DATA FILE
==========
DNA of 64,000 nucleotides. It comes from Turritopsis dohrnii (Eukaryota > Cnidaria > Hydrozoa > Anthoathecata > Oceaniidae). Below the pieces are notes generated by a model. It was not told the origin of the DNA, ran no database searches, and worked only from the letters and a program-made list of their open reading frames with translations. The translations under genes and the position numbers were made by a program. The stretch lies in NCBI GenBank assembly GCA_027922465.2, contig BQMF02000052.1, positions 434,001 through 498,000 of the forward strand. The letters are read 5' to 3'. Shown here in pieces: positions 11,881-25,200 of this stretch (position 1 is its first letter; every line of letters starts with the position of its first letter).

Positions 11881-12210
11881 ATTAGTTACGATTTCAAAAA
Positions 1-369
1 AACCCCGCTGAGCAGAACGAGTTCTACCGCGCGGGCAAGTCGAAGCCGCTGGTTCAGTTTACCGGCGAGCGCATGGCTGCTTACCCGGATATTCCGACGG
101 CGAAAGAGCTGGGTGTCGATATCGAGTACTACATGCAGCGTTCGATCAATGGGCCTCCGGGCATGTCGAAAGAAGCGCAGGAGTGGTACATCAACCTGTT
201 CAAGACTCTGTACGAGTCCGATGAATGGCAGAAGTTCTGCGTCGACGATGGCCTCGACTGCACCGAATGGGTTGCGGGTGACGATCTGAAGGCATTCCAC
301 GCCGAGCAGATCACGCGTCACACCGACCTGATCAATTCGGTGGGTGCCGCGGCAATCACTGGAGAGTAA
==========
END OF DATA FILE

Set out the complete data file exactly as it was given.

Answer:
DNA of 64,000 nucleotides. It comes from Turritopsis dohrnii (Eukaryota > Cnidaria > Hydrozoa > Anthoathecata > Oceaniidae). Below the pieces are notes generated by a model. It was not told the origin of the DNA, ran no database searches, and worked only from the letters and a program-made list of their open reading frames with translations. The translations under genes and the position numbers were made by a program. The stretch lies in NCBI GenBank assembly GCA_027922465.2, contig BQMF02000052.1, positions 434,001 through 498,000 of the forward strand. The letters are read 5' to 3'. Shown here in pieces: positions 11,881-25,200 of this stretch (position 1 is its first letter; every line of letters starts with the position of its first letter).

Positions 11881-12210
11881 ATTAGTTACGATTTCAAAAA
Positions 1-369
1 AACCCCGCTGAGCAGAACGAGTTCTACCGCGCGGGCAAGTCGAAGCCGCTGGTTCAGTTTACCGGCGAGCGCATGGCTGCTTACCCGGATATTCCGACGG
101 CGAAAGAGCTGGGTGTCGATATCGAGTACTACATGCAGCGTTCGATCAATGGGCCTCCGGGCATGTCGAAAGAAGCGCAGGAGTGGTACATCAACCTGTT
201 CAAGACTCTGTACGAGTCCGATGAATGGCAGAAGTTCTGCGTCGACGATGGCCTCGACTGCACCGAATGGGTTGCGGGTGACGATCTGAAGGCATTCCAC
301 GCCGAGCAGATCACGCGTCACACCGACCTGATCAATTCGGTGGGTGCCGCGGCAATCACTGGAGAGTAA